Holden Caulfield in The Catcher in the Rye

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J. D. Salinger’s 1951 novel, The Catcher in the Rye, is a first-person narrative featuring the protagonist, Holden Caulfield. He is much like a typical high school student and the book is written from his point of view as if he is talking to the reader casually. He is cynical, yet immature, stuck in the awkward not-yet-adult but not-yet-child stage and reflects this in his actions. He writes off most of the world as artificial and resents many people that are more successful or different from him. Instead of admitting this, he tells himself that they are “phony” in order to feel better.

Officially, the word phony is defined as “intended to deceive or mislead” (“phony” 931). This leads one to believe that Holden thinks these people are fake and that they are acting like someone they are not in order to seem better and more impressive. He seems to prefer the company of children over people his own age and older, implying that he may be more childish at heart. Throughout the book, Holden refers to people as phony if he does not like them or feel the need to take them seriously, as a means to deflect his own shortcomings, and to cement his black-and-white idea that children are pure and adults are fake.

Holden does not think very highly of the other students at school. In fact, he thinks his entire school is just a big joke. Holden scorns the school itself as phony, bringing up the advertisements such as the picture of the boy on the horse and remarking that he’s never seen anyone play polo there. He is a bit of a loner, represented by him standing on the hill overlooking the game at the beginning of the book. He almost seems to think that people are inherently selfish and cruel, and that they are out to get him. His mindset of distancing himself and being rude to others that he deems “phony” often gets him into trouble – an obvious example is getting himself kicked out of multiple fancy prep-schools.

For example, he considered his roommate Stradlater a phony, and ultimately gets into a fight with him. This mindset unintentionally drives others away as well. At one point, he meets three girls at the hotel nightclub. When they do not seem to like him, he writes them off as phonies. He later lies to one, saying he saw Gary Cooper, and she goes along with it and tells her friends she saw him too. This just cements his view of them. He feels as though he is always the “good guy” and needs to find some sort of superiority over others who he believes treated him unfairly. He uses it as an excuse as to why he is not in the wrong, as seen when he talks to his former teacher Mr. Spencer and calls the students and teachers at Elkton Hills phonies.

Holden is also hypocritical, doing the very things he despises. He does quite a few things that could be considered “phony” himself. He even says so – “I’m the most terrific liar you ever saw in your life” (Salinger 16). For example, he lies to the mother of one of his classmates, using a fake name and saying her son is one of the most popular kids at the school, then says he has a brain tumor and is on his way to get surgery. He also mentions being an actor, when not long before he spoke about how he believed actors were, of course, phony and simply selling themselves out.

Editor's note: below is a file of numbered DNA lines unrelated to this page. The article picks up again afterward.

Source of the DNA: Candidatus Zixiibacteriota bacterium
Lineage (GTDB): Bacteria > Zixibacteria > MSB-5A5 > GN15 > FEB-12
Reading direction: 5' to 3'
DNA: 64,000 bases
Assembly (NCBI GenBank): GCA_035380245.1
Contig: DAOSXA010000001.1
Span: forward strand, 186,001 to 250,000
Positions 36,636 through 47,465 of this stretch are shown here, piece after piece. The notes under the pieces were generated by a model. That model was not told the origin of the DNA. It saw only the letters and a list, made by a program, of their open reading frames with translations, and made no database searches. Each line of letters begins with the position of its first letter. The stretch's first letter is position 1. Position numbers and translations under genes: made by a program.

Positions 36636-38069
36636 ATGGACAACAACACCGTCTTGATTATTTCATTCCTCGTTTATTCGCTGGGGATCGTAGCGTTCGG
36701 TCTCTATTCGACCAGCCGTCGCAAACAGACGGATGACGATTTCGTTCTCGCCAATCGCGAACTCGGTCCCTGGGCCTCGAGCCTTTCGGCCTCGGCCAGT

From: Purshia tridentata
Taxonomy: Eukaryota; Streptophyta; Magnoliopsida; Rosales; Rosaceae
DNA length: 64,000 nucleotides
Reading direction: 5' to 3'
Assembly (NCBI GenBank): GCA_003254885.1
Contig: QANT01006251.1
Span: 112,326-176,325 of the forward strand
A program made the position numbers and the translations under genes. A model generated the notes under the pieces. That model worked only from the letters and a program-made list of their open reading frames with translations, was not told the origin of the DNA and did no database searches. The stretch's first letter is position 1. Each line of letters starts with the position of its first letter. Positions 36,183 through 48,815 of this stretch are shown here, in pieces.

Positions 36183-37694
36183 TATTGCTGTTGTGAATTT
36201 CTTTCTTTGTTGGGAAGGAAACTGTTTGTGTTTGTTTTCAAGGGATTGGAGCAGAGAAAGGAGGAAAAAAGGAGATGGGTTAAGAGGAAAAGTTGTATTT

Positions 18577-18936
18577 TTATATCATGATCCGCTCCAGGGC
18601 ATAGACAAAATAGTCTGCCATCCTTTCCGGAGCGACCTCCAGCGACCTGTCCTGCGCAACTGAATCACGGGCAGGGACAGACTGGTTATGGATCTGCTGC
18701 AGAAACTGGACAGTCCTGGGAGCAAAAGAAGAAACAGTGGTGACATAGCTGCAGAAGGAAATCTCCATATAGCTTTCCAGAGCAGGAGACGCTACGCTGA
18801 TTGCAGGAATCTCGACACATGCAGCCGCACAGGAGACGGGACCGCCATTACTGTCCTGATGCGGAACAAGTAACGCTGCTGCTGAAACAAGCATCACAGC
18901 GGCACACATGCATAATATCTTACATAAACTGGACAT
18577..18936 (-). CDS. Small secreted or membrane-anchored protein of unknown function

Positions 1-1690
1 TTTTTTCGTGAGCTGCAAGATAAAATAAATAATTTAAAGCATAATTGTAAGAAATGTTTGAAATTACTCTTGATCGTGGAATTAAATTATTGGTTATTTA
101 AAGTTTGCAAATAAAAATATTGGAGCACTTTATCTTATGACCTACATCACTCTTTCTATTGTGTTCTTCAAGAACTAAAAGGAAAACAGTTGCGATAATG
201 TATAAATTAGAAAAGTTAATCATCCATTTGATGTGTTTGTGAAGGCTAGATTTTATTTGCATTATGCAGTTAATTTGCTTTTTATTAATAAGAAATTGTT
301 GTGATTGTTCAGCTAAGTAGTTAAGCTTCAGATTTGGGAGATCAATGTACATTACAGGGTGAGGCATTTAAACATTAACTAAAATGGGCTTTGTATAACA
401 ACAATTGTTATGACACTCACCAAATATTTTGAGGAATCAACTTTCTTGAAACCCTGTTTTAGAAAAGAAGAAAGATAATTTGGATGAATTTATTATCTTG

Deep down, like the typical high-schooler, he is rather self-conscious and insecure; scared of being the very thing he despises. His childish tendencies are shown when he thinks about having a house where people couldn’t do things he considered phony. In reality, he is fantasizing of a place where no one can do things he doesn’t like, and everything has to be done his way. On the other hand, he doesn’t seem to care much of what he does to others as evident when he left all his fencing equipment on the subway on the way to a fencing meet, then said it was funny when the rest of the team was angry.

Holden also has a strict dichotomy between children and adults. He gets along the best with younger kids such as his sister Phoebe. He does not see them as self-centered and fake in the way he sees adults and fellow teenagers. Holden states that “God, I love it when a kid’s nice and polite when you tighten their skate for them or something. Most kids are. They really are” (Salinger 119). He wants to protect them, as seen when he mentions being the “catcher in the rye”, protecting the children from falling.

This is a metaphor for preserving their innocence and trying to save the purity that he believes only children have, keeping them from falling into the artificiality and corruption of adulthood. Multiple times he discovers vulgar language scratched into the wall in both Phoebe’s school and at the museum, and tries to remove it. He even imagines a grown up delinquent sneaking into the school at night to scratch it in, unable to face the fact that it was likely a student who put it there. He never once refers to a child as phony. He relates to children more than people his age and older, displaying his immaturity and reluctance to fully be an “adult”.

Holden’s use of the word phony is just part of his more deep-rooted problems. He does not trust others, and draws away from them. He is self-conscious and insults others rather than admitting to his own problems. He wants to protect the innocence of children so they do not become selfish, “phony” adults who try to act like what they are not. The author of The Catcher in the Rye was very successful at conveying Holden’s issues through his actions and use of the word “phony”.

Cite this paper

Holden Caulfield in The Catcher in the Rye. (2021, Aug 24). Retrieved from https://samploon.com/holden-caulfield-in-the-catcher-in-the-rye/

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